What will shopping, cooking, and gathering with friends and family look like in 2030? We dreamed about what the future of the holidays might look like.
1. Our ovens will be smart — and our toilets will be even smarter
Think “Jetsons” appliances, but a little more subdued on the outside, said Rebecca Chesney, research director of the Food Future Lab, which is part of Institute for the Future, a futurist think tank.
“I actually imagine that the smart kitchen will look in a lot of ways the same,” she said. “But there will be this digital layer, this information layer, on top of our food, on top of our cooking, our recipes, and how we connection socially.”
For instance, sensors are being developed that could keep track of what’s in our fridge, as well as what’s about to go bad. Ovens could tell us how moist our turkeys are and when they need to come out of the oven. And the bird itself? We could be eating lab meat, created to give us more of the parts we prefer. Drumsticks, please!
It’s also possible we’ll be better able to monitor our, er, output.
“People are looking at developing a smart toilet that would constantly be tracking your body’s output as a way of tracking your health,” Chesney said.
2. Travel will be less painful — or we won’t have to travel at all
We may be able to ease some of the pains of holiday travel with driverless cars. Or we might be able to escape travel altogether, with haptic technology, which gives the user physical feedback from a device.
“You could sit in the comfort of your own living room, wearing a special sweater and a special pair of glasses, and see your grandmother sitting in her living room wearing a special set of glasses and a special sweater,” said Amy Webb, Founder of the Future Today Institute. “Those could very well be woven with sensors and different types of materials so that you could send a virtual hug,” Webb said.
3. Our late relatives may join us in holographic form around the dinner table
Music, movies, and sports aren’t going anywhere, but how we enjoy them might change. Lemu Coker is a digital strategist who has worked at Google, Verizon, and is now at Twitter. He believes we might be able to take someone’s digital memories — an archive of their sound and videos — and recreate that person at our dinner parties in holographic form. A digital Prince performing for us while we sip our post-dinner coffee — why not?
But it could go a step further than that.
“You might have the ability to physically manifest a person, a family member, who might have passed away, from their digital memories that are out there,” Coker said. “If you take video, audio and photos and put them all together, can that represent who that person is, to bring that person to the family gathering? Some people might want to have uncle Joe telling jokes again in the house.”
4. We’ll donate money using our digital assistants
“$370 billion is donated in the United States every year. More people give than vote,” said Scot Chisholm, co-founder and CEO of Classy, a fundraising platform for nonprofits. But much of that is done through cash and check, as opposed to digitally. And Chisholm believes that will change.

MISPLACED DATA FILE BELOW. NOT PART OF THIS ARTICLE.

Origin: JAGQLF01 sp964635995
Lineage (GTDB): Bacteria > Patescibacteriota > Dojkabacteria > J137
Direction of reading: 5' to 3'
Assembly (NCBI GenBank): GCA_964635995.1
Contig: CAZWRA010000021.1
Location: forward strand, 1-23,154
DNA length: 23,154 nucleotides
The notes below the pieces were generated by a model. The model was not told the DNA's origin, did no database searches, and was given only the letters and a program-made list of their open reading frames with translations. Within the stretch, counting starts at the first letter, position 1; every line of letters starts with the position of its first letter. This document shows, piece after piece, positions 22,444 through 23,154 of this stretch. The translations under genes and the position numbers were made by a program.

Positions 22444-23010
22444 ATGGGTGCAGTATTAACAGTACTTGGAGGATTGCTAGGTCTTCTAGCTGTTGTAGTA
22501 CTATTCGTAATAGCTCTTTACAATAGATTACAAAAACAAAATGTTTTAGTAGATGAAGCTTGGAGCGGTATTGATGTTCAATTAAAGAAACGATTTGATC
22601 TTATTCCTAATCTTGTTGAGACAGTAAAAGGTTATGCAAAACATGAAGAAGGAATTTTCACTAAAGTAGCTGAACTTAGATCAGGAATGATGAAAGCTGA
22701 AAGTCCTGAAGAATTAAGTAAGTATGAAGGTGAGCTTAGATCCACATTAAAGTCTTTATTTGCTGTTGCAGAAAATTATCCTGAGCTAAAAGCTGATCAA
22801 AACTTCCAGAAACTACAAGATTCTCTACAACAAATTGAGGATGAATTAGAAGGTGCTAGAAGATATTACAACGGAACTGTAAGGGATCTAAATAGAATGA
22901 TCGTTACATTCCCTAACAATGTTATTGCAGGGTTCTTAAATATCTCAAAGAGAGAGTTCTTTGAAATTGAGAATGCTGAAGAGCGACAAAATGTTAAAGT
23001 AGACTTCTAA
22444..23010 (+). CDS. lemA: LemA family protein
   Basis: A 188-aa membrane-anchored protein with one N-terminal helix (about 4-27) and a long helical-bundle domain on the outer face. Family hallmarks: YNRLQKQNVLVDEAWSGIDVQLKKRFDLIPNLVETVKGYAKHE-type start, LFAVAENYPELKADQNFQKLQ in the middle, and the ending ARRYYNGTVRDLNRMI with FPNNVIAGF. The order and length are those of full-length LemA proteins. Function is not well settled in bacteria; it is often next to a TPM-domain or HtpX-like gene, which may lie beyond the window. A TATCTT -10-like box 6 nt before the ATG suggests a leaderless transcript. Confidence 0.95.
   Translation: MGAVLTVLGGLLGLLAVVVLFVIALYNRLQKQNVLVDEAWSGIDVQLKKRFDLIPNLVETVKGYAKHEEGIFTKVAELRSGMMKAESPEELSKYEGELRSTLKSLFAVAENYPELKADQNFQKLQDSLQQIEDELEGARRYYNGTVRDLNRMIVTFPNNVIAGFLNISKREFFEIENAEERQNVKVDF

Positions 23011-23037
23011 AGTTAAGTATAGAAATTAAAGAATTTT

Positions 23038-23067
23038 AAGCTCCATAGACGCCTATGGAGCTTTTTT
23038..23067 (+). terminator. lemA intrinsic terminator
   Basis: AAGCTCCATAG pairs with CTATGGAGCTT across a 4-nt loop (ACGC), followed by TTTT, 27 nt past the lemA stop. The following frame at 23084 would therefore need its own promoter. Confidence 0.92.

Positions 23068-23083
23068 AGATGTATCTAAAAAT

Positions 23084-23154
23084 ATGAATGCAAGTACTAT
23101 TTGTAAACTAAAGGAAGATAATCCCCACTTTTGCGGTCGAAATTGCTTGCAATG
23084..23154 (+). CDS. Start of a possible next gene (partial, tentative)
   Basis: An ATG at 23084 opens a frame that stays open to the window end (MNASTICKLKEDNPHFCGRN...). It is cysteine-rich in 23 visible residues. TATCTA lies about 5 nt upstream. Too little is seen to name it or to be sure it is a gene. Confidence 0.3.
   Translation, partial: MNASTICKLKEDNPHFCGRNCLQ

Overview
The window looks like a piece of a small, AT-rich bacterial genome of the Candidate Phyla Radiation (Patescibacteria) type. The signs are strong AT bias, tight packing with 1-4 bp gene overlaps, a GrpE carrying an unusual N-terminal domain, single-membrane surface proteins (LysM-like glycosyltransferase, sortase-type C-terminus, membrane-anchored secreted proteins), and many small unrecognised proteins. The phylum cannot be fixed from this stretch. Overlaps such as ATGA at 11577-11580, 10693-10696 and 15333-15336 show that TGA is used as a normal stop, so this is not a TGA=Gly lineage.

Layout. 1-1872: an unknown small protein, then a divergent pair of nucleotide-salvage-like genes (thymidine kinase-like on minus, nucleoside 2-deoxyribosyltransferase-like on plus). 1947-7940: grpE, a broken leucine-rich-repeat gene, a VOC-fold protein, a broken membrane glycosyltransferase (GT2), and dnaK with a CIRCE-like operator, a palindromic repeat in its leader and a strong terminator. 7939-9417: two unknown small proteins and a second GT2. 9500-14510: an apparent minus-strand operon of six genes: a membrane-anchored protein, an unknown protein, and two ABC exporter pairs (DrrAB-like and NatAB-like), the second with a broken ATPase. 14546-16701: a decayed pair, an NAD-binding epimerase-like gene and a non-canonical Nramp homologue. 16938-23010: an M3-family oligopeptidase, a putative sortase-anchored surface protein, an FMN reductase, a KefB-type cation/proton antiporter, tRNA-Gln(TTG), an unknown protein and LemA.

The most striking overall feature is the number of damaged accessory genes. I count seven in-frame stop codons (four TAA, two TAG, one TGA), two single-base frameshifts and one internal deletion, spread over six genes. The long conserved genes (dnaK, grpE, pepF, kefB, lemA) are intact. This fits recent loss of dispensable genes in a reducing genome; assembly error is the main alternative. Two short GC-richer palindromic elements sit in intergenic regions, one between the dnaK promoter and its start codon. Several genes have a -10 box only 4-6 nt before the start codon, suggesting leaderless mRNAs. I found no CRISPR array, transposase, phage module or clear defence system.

“Giving will become more integrated into everyday life through artificial intelligence and things like Alexa. Hearing about something on the news, and being able to donate through voice commands while you’re cooking breakfast.”
5. We’ll be able to experience classical music in virtual reality from our homes
Lots of us go to classical music performances around the holidays. But by 2030, Fred Child, the host of the classical radio show “Performance Today,” believes all concerts will be universally available in a home-based virtual reality concert hall simulator.
“Say the Berlin Philharmonic is doing “The Nutcracker” in Berlin, that will still happen. But if you’re in Peoria, you’ll be able to plug your finger into your personal virtual reality adapter, and have the experience of sitting in your favorite seat in Berlin, and enjoying the concert.”
And Child believes that for an even bigger fee, you’ll be able to experience what it’s like to actually play an instrument in the orchestra.
6. Our bags will tell us what presents to buy
When it comes to what to wear … and what presents to buy, the tech will be able to crunch a lot of data for us.
“You’ll have more access to what your mom might like, what she’s been posting on Facebook, and is in her holiday wish list on Saks,” said Zoey Washington, an editor at BRIT + CO, a fashion website. Washington said Rebecca Minkoff’s new Always On bag, which has a sensor in it that interacts with your smartphone, is a good inkling of what is to come.
“When you have the bag with you, it might say, ‘hey, while you’re in this store, I might recommend the following,’” Washington said.
And Washington believes that tech could replace a lot of the actual shopping we do.
“You already see consumer exhaustion around Black Friday and Cyber Monday … in 2030, you might see a completely different holiday of stay at home and do nothing.”
We like this idea, and we’re calling it Just Don’t Day.
7. It’s possible we’ll reject all of the above technology
Technology has the ability to make life a lot easier — but, sometimes, there’s a lot of joy in the actual work of the holidays.
It’s obvious that whether the oven cooks the turkey for us or not, it’s the time eating with family that matters most. And hopefully self-driving cars will deliver grandma to the house … and we won’t have to rely on haptic hugs.
Because, holograms or not — some holiday traditions are here to stay.
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Correction (Dec. 20, 2017): An earlier version of this story misspelled Scot Chisholm’s name. The text has been corrected.